How Apple’s super-secret Industrial Design team really works

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Apple's Industrial Design team at the Apple Watch unveiling.
Apple's Industrial Design team at the Apple Watch unveiling.
Photo: Leander Kahney/Cult of Mac

This feature is adapted from my book, Jony Ive: The Genius Behind Apple’s Greatest Products. It offers a rare look inside one of Apple’s most secretive institutions: the Industrial Design studio.

Where do Apple’s great products come from?

For the last 18 years — since Steve Jobs returned to the company in 1997 — most of them have come out of Apple’s Industrial Design studio, a small and secretive group of creatives headed up by celebrated British designer Sir Jony Ive.

Take a video tour of Apple’s secret design studio

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Take a peek inside Jony Ive's design lab.
Apple's secretive Industrial Design Studio is on the ground floor of Infinite Loop II, one of the main buildings on the Cupertino campus.

Very few outsiders have been inside Apple’s Industrial Design Studio, the amazingly creative product lab behind the company’s blockbuster hardware.

That may change this weekend, when 60 Minutes broadcasts a tour of the design lab. Apple’s lead designer, Jony Ive, gave journalist Charlie Rose a peek at the facility earlier this year — and his report airs this Sunday.

But you can take a tour of Apple’s secret Industrial Design studio right now. A virtual one, anyway.

Review: Sonos Play:5 speaker is a rumbling, room-shaking rabble-rouser

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The new Play:5 speaker is a great update to Sonos' top-of-the-line box.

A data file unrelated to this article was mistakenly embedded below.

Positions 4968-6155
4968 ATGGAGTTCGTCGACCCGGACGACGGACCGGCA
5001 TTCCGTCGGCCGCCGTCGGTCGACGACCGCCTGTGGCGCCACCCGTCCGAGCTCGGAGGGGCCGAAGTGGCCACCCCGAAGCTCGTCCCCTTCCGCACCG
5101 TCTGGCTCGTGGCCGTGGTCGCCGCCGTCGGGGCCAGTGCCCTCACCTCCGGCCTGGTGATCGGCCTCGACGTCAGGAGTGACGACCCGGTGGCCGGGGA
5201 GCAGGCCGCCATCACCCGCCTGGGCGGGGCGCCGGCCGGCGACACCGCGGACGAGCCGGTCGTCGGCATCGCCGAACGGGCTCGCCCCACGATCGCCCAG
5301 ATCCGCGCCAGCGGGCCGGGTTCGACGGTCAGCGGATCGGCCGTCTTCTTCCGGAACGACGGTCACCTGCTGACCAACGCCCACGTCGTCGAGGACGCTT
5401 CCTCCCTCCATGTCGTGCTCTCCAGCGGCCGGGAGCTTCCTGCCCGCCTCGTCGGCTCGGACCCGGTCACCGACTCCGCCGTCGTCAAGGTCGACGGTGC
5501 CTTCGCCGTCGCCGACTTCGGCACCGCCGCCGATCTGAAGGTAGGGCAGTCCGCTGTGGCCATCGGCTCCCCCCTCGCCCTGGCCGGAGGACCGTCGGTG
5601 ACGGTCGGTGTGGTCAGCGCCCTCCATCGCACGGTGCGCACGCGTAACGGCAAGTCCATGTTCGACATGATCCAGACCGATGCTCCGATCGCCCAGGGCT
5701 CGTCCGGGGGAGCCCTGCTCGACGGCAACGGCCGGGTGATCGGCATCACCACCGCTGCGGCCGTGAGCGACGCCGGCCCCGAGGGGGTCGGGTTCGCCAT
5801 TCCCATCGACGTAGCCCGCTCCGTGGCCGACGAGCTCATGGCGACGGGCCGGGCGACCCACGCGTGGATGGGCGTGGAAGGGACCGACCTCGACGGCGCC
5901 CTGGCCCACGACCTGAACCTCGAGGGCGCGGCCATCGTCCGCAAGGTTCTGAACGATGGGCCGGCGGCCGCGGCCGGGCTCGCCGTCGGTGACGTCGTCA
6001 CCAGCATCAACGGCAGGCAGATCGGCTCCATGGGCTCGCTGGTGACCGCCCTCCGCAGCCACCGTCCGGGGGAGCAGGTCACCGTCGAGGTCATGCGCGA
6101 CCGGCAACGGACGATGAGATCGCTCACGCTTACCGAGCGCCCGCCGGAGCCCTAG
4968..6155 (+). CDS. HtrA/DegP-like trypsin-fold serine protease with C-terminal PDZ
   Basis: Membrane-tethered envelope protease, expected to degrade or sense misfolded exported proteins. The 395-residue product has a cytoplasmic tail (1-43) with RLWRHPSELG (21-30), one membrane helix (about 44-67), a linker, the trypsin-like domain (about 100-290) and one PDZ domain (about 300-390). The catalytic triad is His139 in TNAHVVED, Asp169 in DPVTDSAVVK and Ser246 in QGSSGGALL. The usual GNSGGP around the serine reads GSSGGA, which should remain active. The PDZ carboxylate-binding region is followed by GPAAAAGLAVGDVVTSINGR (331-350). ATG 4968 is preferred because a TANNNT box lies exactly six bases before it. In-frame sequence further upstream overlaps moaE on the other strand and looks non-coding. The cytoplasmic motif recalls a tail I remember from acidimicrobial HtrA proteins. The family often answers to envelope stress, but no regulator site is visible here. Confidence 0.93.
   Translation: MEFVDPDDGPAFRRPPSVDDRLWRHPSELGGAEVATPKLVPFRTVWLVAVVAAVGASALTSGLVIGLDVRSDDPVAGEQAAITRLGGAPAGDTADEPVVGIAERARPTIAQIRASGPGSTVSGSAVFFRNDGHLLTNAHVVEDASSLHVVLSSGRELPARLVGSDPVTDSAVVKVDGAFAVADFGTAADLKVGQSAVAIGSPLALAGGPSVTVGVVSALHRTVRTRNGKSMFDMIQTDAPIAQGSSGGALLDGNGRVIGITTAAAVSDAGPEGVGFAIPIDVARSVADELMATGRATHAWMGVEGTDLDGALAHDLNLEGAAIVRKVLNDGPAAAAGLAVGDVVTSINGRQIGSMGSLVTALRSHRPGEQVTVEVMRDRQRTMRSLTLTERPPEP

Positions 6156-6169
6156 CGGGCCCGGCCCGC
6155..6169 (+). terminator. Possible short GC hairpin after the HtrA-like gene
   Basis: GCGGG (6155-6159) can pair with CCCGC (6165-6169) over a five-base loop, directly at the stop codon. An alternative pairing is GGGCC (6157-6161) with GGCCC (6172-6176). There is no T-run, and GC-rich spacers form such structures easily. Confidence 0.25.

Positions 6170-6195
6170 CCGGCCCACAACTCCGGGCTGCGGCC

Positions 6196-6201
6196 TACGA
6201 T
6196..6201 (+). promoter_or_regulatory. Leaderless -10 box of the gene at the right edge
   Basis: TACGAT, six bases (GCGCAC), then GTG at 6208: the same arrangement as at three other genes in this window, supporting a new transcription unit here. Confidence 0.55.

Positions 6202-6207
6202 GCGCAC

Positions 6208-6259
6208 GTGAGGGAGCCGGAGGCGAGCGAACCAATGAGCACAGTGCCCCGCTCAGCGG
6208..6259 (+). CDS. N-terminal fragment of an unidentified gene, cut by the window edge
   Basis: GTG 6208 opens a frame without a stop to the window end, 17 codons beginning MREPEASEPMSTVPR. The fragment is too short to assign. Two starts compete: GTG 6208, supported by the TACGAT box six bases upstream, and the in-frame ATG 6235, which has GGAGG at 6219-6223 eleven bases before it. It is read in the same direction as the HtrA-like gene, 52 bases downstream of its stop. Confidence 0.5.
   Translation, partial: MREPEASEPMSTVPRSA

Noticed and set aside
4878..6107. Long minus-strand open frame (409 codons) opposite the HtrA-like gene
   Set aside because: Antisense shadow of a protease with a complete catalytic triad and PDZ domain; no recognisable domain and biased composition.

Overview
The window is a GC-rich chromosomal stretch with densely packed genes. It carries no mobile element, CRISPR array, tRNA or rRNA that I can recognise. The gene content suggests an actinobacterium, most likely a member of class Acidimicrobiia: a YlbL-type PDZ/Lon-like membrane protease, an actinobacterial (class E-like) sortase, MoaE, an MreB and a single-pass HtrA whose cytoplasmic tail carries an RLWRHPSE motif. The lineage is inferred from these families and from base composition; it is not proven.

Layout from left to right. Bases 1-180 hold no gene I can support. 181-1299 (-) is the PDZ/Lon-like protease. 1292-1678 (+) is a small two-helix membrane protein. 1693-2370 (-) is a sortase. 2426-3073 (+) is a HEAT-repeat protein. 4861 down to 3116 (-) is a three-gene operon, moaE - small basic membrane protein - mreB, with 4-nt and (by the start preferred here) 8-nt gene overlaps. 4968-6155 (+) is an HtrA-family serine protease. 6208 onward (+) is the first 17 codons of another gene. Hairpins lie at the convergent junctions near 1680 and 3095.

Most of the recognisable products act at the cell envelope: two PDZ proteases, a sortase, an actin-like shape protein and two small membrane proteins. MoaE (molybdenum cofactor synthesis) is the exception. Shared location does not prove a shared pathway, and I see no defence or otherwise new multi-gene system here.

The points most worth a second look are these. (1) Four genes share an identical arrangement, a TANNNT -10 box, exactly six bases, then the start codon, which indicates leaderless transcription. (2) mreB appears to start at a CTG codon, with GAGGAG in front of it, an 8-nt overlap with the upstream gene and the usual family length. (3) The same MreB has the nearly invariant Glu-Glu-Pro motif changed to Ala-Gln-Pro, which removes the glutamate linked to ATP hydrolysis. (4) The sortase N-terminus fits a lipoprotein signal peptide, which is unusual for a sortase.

The new Play:5 speaker is a great update to Sonos' top-of-the-line box.
Photo: Traci Dauphin/Cult of Mac

The flagship speaker from Sonos has been revamped, redesigned and relaunched. The result is awesome.

The new Play:5 is a big, beefy speaker that sounds absolutely wonderful. It’s available in stores today, and although it’s not cheap, I’d recommend you go out and get one. Or two. Stereo is even better.

iPad Pro Diary: The iOS ecosystem is much deeper than I knew

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If you've got one of these, you'll want to upgrade to the bigger power brick.
If you've got one of these, you'll want to upgrade to the bigger power brick.
Photo: Leander Kahney / Cult of Mac

iPad Pro Diary, Day 2: I have a shameful confession to make. Even though I’ve been using an iPad and iPhone for years, I haven’t really been using them.

I do a few things that haven’t changed for donkeys. I read on the iPad all the time and send the odd email. I play songs on Sonos. I played Kingdom Rush a few times. I watched a Netflix video. That’s about it.

My iPhone I use more, but nothing heavy duty. Messaging, email, photos and maps. The odd phone call.

But now that I’m forcing myself to use the iPad Pro for work — to see if it really is a PC replacement — I’m discovering something unesxpected: That the iOS ecosytem is far deeper, more productive, and better integrated than I knew.

Not only is work easier on the iPad these days, it’s a lot more fun.

Review: Logitech’s Create keyboard case turns iPad Pro into a bona fide laptop

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11132015_Logitech_Create_iPad_Case_IMG_0618

The iPad Pro is being hailed as “a new kind of computer,” but as some have noted, it’s really the top half of a new kind of computer. Missing is the bottom half — the keyboard.

Apple has a solution for that — the $169 Smart Keyboard, which turns the iPad Pro into a laptop lookalike. But there’s a fantastic alternative: Logitech’s Create keyboard and case.

Logitech’s Create has several advantages over Apple’s Smart Keyboard. First, it’s a keyboard and a case that turns the Pro into a proper faux laptop (Apple’s keyboard is half a case that covers only the iPad’s screen). Logitech’s keyboard has fantastic chicklet keys, versus Apple’s hated low-travel flat keys; and it’s backlit, an essential requirement for any keyboard.

All in all, Logitech’s $150 backlit keyboard turns the iPad Pro into a MacBook — but a MacBook with cool extra features like Touch ID and a touch-sensitive screen.